CaptionSync produces a wide variety of output file formats, including "side-car" caption files and encoded outputs. In this article we describe which outputs the most common platforms and players require.
In general, there is no standard caption file -- the caption file you need is highly dependent upon which player you intend to display captions in. Below is a list of common platforms and players, and the output they require. You can also check a complete list of the output formats we generate.
Other Video Platforms
Integrations with Video Platforms and Lecture Capture Systems
Learn more about our integration with several Online Video Platforms and Lecture Capture Systems in this section of our Support Center.
Learning Management Systems:
Learn in our articles how to use the .DFXP or .SRT caption files with JW Player 6, or JW Player 5. If you're using JW Player 7, you can also use the .VTT caption file. Note that if the player has been customized for a site, the web developers need to have planned for accommodating captions.
You can use our Video Encoding offer to create subtitled videos for this player. Or you can learn in the following tutorials how to use the .VTT file with Flowplayer v5.1+ (HTML5); or the .SRT file with the Flash versions of Flowplayer.
Nomensa's Accessible Media Player
Custom Flash Players
Contact the developer of the player in order to learn if the player supports captioning, what caption output it requires, and how to associate the caption file with the video. When you have all this information, you can choose the appropriate output and make the captioning request.
Desktop Players and Software:
Windows Media Player
Check out our overview of how to caption for Windows Media Player, and learn there what's the best option for your workflow, and which caption files you need.
Check out our overview of how to caption for the QuickTime player, and learn there what's the best option for your workflow, and which caption files you need.
You can use our DVD Transfer offer to create your DVDs. Or you can learn in our tutorials how to use Apple DVD Studio Pro or Adobe Encore to add captions or subtitles to your media files and create DVDs, and which caption/subtitle files you need.
There are many different high-end hardware and software solutions for encoding closed captions for broadcast purposes, but you can learn in our tutorials how to use Apple Compressor or ProMedia Carbon, and which caption files you need.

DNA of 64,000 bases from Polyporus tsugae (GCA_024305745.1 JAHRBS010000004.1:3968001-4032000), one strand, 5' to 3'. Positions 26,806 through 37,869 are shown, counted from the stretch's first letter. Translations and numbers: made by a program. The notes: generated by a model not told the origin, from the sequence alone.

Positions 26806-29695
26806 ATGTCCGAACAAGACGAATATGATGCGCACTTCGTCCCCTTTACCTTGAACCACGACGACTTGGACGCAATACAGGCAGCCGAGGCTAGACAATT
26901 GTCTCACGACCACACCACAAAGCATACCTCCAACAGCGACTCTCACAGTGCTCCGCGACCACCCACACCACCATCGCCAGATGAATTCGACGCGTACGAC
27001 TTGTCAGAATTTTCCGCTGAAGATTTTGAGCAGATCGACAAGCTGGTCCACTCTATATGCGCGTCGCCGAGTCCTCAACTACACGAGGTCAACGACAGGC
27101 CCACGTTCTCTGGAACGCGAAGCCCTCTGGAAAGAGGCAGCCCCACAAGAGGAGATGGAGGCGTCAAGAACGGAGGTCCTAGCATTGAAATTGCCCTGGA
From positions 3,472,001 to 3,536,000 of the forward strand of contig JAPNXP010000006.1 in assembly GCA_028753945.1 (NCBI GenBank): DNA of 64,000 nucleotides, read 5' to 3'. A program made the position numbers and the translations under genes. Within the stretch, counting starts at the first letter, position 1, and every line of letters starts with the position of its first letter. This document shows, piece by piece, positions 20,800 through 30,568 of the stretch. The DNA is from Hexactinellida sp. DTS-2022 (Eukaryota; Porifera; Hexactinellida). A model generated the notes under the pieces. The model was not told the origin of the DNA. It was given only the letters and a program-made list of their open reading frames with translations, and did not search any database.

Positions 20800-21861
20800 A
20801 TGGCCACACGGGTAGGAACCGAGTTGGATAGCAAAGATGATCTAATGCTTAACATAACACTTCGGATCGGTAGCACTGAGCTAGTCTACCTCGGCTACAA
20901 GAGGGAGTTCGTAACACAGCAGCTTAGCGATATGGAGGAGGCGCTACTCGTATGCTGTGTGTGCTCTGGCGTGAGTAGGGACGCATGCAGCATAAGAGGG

Enabling closed captioning or subtitles in Limelight is quite simple. Once a caption file is uploaded for a media, the Limelight player will automatically display a caption-control on the screen.
The format of a caption file should follow the Distribution Format Exchange Profile (DFXP) standard (now called TTML). Learn in this article how to use the .DFXP format with your media file.
Ooyala supports the DFXP v2006 format (the specification is now called TTML), which is equivalent to our .DFXP format. Ooyala also provides a Closed Caption validator tool, which allows users to check the format of their DFXP/TTML documents.
You can upload the .DFXP format into your media files using the Backlot UI. More information about Ooyala's support for the .DFXP format is available in their article.
PBS’s COVE 2.0 (Comprehensive Online Video Ecosystem) supports the .SMPTETT.XML format for closed captioning. In addition, it will also accept the .SMI and .SCC formats. If one of these "legacy" formats is provided, the COVE 2.0 system will automatically convert it to SMPTE-TT for storage and online display.
MediaCore currently supports caption files in the SRT, WebVTT, or DFXP formats. You can upload one of these formats following the instructions in their article on this topic.
Unfortunately, WebEx currently does not facilitate uploading closed caption files for meetings. Accommodations for hearing-impaired participants are offered through WebEx's Meeting Center and Event Center.
WebEx has also partnered with Closed Caption provider companies Caption Colorado and Rapidtext, Inc. to offer Live captioning to its users at a discounted rate.
Learn more about how to enable closed captioning in WebEx and how to designate a closed captionist for your meeting in their article on this topic.
- If you have a complete submission but didn't request the caption files you need, you can use our Redo feature for free (for 6 months after the original request) and generate a new set of outputs.